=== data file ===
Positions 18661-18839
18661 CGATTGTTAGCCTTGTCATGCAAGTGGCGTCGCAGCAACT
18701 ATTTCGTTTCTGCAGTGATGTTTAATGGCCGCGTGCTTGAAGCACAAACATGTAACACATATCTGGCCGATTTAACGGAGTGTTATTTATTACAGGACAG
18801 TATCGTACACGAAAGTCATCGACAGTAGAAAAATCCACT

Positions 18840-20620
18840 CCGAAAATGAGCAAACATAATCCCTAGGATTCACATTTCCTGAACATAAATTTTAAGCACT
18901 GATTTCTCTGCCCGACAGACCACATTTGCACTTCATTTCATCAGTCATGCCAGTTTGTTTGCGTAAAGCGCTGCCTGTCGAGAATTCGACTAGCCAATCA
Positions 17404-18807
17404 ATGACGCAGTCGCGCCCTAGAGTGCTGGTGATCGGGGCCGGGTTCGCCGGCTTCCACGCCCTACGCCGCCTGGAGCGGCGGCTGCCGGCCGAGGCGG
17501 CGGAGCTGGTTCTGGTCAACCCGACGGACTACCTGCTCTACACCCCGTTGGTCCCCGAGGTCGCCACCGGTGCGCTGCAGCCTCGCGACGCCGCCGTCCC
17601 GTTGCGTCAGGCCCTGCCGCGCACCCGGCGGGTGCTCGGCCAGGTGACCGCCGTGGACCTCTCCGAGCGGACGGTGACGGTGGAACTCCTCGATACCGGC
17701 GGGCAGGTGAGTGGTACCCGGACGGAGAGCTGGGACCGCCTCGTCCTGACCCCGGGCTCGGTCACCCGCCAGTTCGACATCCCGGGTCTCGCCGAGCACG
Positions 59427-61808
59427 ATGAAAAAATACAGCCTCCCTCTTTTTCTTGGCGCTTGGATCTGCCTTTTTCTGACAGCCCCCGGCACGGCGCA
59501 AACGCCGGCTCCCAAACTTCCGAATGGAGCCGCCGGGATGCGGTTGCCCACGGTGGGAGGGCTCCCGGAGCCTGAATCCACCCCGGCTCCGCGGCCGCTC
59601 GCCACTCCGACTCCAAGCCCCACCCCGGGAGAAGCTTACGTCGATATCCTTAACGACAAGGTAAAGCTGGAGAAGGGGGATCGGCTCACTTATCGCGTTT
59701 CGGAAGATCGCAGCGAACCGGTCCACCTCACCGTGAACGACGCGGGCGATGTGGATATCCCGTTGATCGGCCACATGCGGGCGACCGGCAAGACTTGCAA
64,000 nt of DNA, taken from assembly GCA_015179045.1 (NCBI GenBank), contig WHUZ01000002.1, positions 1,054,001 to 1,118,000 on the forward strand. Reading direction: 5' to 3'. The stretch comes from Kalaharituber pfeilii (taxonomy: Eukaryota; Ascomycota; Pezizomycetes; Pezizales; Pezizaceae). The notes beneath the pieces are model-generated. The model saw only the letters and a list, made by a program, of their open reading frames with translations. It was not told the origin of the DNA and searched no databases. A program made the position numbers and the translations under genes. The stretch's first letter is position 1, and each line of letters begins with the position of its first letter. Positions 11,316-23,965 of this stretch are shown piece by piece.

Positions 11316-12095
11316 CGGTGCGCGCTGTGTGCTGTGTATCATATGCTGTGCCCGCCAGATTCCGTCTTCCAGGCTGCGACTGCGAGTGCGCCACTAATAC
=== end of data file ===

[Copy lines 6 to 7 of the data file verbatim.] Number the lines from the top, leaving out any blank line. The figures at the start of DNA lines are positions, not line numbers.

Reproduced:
18840 CCGAAAATGAGCAAACATAATCCCTAGGATTCACATTTCCTGAACATAAATTTTAAGCACT
18901 GATTTCTCTGCCCGACAGACCACATTTGCACTTCATTTCATCAGTCATGCCAGTTTGTTTGCGTAAAGCGCTGCCTGTCGAGAATTCGACTAGCCAATCA